The 33-year-old hairdresser, who ended things with her ‘husband’ Cody Bromley after filming the reunion earlier this year, spoke openly about her MAFS experience in a tell-all YouTube video on Tuesday.
When asked if she would go back on the Channel Nine series like former participants Elizabeth Sobinoff and John Robertson have done in the past, Selina said she would “one hundred and ten per cent” be keen to give it another go.
“I have no regrets about going on the show,” she shared. “There were certain things I wish I would’ve handled differently, aka speaking out and using my voice a little bit more, but I didn’t really get brought up that way and it’s a huge learning curve for me and I learned so much about myself and my self worth.
“If it wasn’t for the show, I wouldn’t have done all the healing that I needed to do to become a better person and heal a lot of things that I didn’t realise that I was clearly holding onto.”
Selina went on to say that she “never would have levelled up” if it wasn’t for MAFS and the amount of support she received from the crew and her fellow cast mates.
Elsewhere in the Q&A, Selina was asked about her current relationship status and revealed that she is still single.
“A lot of people are like, ‘Oh my god I bet you have so many guys sliding into your DMs and asking you for dates’. No, I haven’t even gone on one date since MAFS,” she said.
“Which, look, I’m not mad about because I feel like I’m just enjoying this time of being single. For the first time in my life, I’m not searching for love. So you know what they say, it’s when you least expect it.”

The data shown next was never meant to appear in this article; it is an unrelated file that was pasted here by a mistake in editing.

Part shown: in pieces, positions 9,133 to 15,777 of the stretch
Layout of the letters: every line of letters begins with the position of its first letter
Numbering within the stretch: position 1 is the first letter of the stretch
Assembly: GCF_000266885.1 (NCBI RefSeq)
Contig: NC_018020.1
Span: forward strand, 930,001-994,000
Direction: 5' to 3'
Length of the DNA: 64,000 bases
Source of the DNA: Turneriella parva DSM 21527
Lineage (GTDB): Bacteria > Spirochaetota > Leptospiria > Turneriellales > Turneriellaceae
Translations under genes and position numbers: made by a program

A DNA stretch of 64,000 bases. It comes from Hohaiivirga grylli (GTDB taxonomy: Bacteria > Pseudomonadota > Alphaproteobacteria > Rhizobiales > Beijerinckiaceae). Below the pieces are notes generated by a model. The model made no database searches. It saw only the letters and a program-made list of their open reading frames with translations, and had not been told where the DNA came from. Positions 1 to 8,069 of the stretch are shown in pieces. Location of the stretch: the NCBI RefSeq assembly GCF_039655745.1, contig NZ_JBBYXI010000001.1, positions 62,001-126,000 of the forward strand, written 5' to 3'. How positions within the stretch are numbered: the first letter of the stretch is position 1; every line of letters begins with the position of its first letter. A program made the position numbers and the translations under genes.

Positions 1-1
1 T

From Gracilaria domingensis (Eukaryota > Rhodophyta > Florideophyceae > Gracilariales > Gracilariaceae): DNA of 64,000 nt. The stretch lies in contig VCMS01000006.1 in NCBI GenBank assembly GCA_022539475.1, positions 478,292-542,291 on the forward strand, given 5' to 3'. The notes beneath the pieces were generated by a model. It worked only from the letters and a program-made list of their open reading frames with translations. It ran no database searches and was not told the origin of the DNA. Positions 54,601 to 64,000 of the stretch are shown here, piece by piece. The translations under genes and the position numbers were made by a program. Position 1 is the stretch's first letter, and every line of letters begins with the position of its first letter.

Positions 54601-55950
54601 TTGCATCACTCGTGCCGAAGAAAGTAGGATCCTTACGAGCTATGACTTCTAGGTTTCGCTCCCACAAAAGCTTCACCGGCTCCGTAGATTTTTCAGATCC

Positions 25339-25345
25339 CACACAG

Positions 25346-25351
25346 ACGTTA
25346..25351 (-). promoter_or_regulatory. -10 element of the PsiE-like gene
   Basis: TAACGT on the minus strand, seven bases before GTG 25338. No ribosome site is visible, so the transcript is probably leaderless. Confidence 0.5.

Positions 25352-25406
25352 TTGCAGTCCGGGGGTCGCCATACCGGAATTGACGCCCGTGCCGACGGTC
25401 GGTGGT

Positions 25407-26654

‘I have such a big responsibility to speak out’
Selina’s Q&A comes shortly after she shared a lengthy video on her YouTube channel speaking about racism and the legacy she wants to leave after reality TV.
“For me growing up, I didn't have any Asian representatives or mentors or idols that I looked up to or saw on the big screen that I could relate to that has shared my suffering and pain,” she detailed.
“I feel like I have such a big responsibility to speak out on this stuff now that I do have a platform. Like, I want to make a difference and I want that little girl that's sitting in her room that feels like me to see me and be like, ‘Oh wow, she looks like me mummy and she shares the same pain and suffering, and look, she had the bravery and courage to speak up and stand up for herself and take her power back’.
“If I make a difference to that one girl, I can die a happy woman.”
Never miss a thing. Sign up to Yahoo Lifestyle’s daily newsletter.
Or if you have a story idea, email us at email@example.com.